Poststructuralism

Research output: Chapter in Book/Report/Conference proceedingChapter

Abstract

Poststructuralism is a multi-faceted intellectual movement that emerged in the 1960s, largely out of French continental philosophy and literary criticism. Poststructuralists criticize the systematicity and perceived rigidity of structuralism; in the hands of some there is also an explicit rejection of its "depth ontology." Charges of relativism, subjectivism, and indeterminacy were leveled against poststructuralism. But there were, and there continue to be, a set of theoretic and analytic signposts. Among those signposts there is, first, a critical stance toward meaning and interpretation, a position summarized by the term "crisis of representation". Second, poststructuralism issued a warning to those who would seek refuge from the above in the certainty of the self. Third and finally, there is a poststructuralist theory of power. The traditional objects of cultural geography - the built environment and landscapes - are taken as special cases of such power (i.e., as space/power).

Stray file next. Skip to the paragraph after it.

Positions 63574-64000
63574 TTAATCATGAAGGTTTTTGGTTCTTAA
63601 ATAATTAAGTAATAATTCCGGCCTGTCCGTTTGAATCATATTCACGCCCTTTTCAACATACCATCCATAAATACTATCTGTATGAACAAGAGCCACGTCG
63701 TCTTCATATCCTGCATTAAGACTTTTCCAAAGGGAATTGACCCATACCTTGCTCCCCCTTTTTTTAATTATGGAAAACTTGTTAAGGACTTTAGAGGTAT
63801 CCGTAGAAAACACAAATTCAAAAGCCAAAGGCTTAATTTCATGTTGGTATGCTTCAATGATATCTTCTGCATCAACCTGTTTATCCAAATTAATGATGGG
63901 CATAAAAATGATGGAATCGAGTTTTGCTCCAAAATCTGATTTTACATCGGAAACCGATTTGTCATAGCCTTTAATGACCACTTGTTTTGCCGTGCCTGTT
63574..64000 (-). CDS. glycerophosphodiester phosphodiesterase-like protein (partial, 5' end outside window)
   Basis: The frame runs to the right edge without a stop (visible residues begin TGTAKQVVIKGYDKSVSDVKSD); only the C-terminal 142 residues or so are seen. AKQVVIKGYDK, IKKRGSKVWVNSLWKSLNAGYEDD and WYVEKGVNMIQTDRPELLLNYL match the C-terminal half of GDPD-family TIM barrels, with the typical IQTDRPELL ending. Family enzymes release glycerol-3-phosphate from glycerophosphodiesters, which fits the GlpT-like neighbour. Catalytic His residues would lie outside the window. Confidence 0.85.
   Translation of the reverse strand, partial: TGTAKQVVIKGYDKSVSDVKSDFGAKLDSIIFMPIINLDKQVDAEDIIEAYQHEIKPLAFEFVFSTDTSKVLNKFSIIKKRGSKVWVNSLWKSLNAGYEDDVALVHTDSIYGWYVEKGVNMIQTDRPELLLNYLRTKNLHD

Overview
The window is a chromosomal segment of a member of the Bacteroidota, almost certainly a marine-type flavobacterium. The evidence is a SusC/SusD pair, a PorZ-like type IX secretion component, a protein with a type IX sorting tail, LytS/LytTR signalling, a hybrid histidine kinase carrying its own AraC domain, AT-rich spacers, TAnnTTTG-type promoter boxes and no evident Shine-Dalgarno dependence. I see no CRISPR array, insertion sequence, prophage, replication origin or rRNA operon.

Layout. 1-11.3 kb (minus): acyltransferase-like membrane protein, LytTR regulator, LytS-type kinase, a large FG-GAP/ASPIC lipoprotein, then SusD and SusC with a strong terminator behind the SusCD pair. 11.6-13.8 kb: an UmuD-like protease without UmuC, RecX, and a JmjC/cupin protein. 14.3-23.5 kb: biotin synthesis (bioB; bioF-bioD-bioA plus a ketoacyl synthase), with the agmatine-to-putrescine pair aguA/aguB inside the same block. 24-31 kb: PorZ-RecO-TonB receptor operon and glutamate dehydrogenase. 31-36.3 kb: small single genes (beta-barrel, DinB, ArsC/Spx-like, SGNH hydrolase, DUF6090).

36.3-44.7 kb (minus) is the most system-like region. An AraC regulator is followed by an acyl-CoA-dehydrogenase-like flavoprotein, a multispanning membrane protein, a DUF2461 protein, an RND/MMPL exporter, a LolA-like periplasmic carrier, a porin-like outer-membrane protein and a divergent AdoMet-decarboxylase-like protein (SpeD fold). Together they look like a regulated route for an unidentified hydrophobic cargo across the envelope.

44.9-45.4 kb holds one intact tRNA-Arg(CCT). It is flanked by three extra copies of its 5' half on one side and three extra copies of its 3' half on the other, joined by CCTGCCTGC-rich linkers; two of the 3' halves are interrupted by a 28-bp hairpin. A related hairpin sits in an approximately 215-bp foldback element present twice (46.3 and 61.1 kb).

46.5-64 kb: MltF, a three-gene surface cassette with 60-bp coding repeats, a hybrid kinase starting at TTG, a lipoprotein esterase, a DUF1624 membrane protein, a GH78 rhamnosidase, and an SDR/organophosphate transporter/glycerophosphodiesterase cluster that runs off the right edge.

Original languageEnglish (US)
Title of host publicationThe Wiley-Blackwell Companion to Cultural Geography
PublisherJohn Wiley and Sons
Pages23-28
Number of pages6
ISBN (Print)9780470655597
DOIs
StatePublished - Feb 14 2013

Keywords

  • Cultural geography
  • Poststructuralism
  • Power

ASJC Scopus subject areas

  • Social Sciences(all)

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  • Cite this

    Jones, J. P. (2013). Poststructuralism. In The Wiley-Blackwell Companion to Cultural Geography (pp. 23-28). John Wiley and Sons. https://doi.org/10.1002/9781118384466.ch3